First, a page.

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Argumentative essay- Thesis Statement - Watching television makes people smarter?


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I am writing an argumentative essay on whether television makes you smarter or not. this is what I have so far (the introduction) All comments are welcome!

Idiot box, boob tube, telly, goggle box, or whatever you want to call it, the television has been around for decades now and in nearly every household there is at least one television set present. It has become part of most people's daily life; we might watch the news, movies, documentaries, game shows, reality shows, talent shows, series, and whether we like it or not, a lot of advertisements. There is something on T.V. for almost everyone. There are cartoons for children of different age groups, shows for seniors, programmes for business people, daytime series for housewives, wild-life programmes for nature enthusiasts, and the list goes on. Since the television made its appearance in society, there has been a lot of debate on the subject whether it is good for people or not. The average person in the United States now watches over 151 hours of television a month, which is well over 5 hours a day, and while there are many concerned people convinced that watching television makes people brain-dead, you might well be surprised that watching television can actually make you smarter.

Can someone help me out with the thesis statement please? I;m not sure whether "while there are many concerned people convinced that watching television makes people brain-dead, you might well be surprised that watching television can actually make you smarter." is a good thesis statement for an argumentative essay.

What I am going to write about is:
-series like 24 actually makes you smarter
-news on television is often better than biased newspapers.
-children from low income families learn more from the television than their parents.

All suggestions are greatly appreciated!
Thanks...
J

Here's my editing of your first paragraph. The first edit is subject-verb agreement and the second got rid of some redundancy (in my opinion). I like the content btw!



Idiot box, boob tube, telly, goggle box, or whatever you want to call it, the television has been around for decades now and in nearly every household there is at least one television set present. It has become part of most people's daily lives; we might watch the news, movies, documentaries, game shows, reality shows, talent shows, series, and whether we like it or not, a lot of advertisements. There is something on T.V. for almost everyone. There are cartoons for children of different age groups, shows for seniors, programmes for business people, daytime series for housewives, wild-life programmes for nature enthusiasts, and the list goes on. Since the television made its appearance in society, there has been a lot of debate on whether it is good for people or not. The average person in the United States now watches over 151 hours of television a month, which is well over 5 hours a day, and while there are many concerned people convinced that watching television makes people brain-dead, you might well be surprised that watching television can actually make you smarter.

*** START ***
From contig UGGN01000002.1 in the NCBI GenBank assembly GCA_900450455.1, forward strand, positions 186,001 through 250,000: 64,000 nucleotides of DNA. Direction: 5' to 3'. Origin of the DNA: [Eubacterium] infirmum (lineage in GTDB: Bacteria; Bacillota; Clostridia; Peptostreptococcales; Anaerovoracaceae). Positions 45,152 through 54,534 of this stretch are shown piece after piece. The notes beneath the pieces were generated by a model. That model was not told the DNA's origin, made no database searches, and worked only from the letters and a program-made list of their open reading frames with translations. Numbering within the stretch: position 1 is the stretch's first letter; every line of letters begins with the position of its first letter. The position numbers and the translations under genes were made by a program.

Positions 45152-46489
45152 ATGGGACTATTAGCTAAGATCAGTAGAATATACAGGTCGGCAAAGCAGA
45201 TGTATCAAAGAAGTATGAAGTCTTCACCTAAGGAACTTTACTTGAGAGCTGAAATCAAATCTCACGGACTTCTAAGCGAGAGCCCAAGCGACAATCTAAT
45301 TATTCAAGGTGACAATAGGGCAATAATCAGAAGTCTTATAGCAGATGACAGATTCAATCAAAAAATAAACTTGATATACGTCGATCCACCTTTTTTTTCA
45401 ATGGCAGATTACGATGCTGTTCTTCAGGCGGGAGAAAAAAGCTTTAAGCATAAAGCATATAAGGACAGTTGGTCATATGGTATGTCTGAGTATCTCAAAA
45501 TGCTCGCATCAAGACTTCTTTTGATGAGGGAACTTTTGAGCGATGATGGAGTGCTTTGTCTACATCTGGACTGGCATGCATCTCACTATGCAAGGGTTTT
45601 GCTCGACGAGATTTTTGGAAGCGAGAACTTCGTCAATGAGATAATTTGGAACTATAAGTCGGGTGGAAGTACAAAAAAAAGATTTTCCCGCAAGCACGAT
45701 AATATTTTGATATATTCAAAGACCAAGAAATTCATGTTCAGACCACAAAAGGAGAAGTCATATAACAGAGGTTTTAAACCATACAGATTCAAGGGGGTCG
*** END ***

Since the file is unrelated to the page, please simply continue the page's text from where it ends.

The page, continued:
Now on to your actual concerns-your thesis. I think your current one isn't too shabby, but if you did want something more specific, here are some that I just made up (please keep in mind that I am assuming you can make stuff up for this lol... Take out "statistics" and other such words with something else, unless I happen to be making up something that is legit) :

1. While some people argue that watching television is counter-productive, stimulating and interesting shows like 24 cause one to learn more about the world and think better (you could talk about logic i suppose?), news channels are more unbiased and informative than their paper-based counterparts, and statistics suggest a correlation between academic performance and television exposure in low-income families.

2. Contrary to popular opinion, watching television regularly can be a very intellectually stimulating and rewarding experience.

3. While some doubt that television benefits people, these naysayers ignore the fact that television makes people more informed and thoughtful.


Obviously, you can "mix" together these theses as you see fit. I personally would go with my #1, but of course, this is up to your discretion. At the same time, maybe you don't like any of the ones I've provided! Regardless, best of luck on your interesting essay.
hey Anthony... This is what i have got so far, if you have time to take a look again that would be great. Let me know what you think... My deadline is later today, and I still need to write a conclusion of about 300 words. (and a title of course) I will have a look at your essay most definitely later on! When is your deadline?

Julien


Idiot box, boob tube, telly, goggle box, or whatever you want to call it, the television has been around for decades now and in nearly every household there is at least one television set to be found. It has become part of most people's daily lives; we might watch the news, movies, documentaries, game shows, reality shows, talent shows, series, and whether we like it or not, a lot of advertisements. There is something on T.V. for almost everyone. There are cartoons for children of different age groups, shows for seniors, programmes for business people, daytime series for housewives, wild-life programmes for nature enthusiasts, and the list goes on. Since the television made its appearance in society, there has been a lot of debate on whether it is good for us or not. The average person in the United States now watches over 151 hours of television a month, which is well over 5 hours a day, and while there are many concerned people convinced that watching television has a negative impact on today's society, you might well be surprised that watching television can actually make you smarter.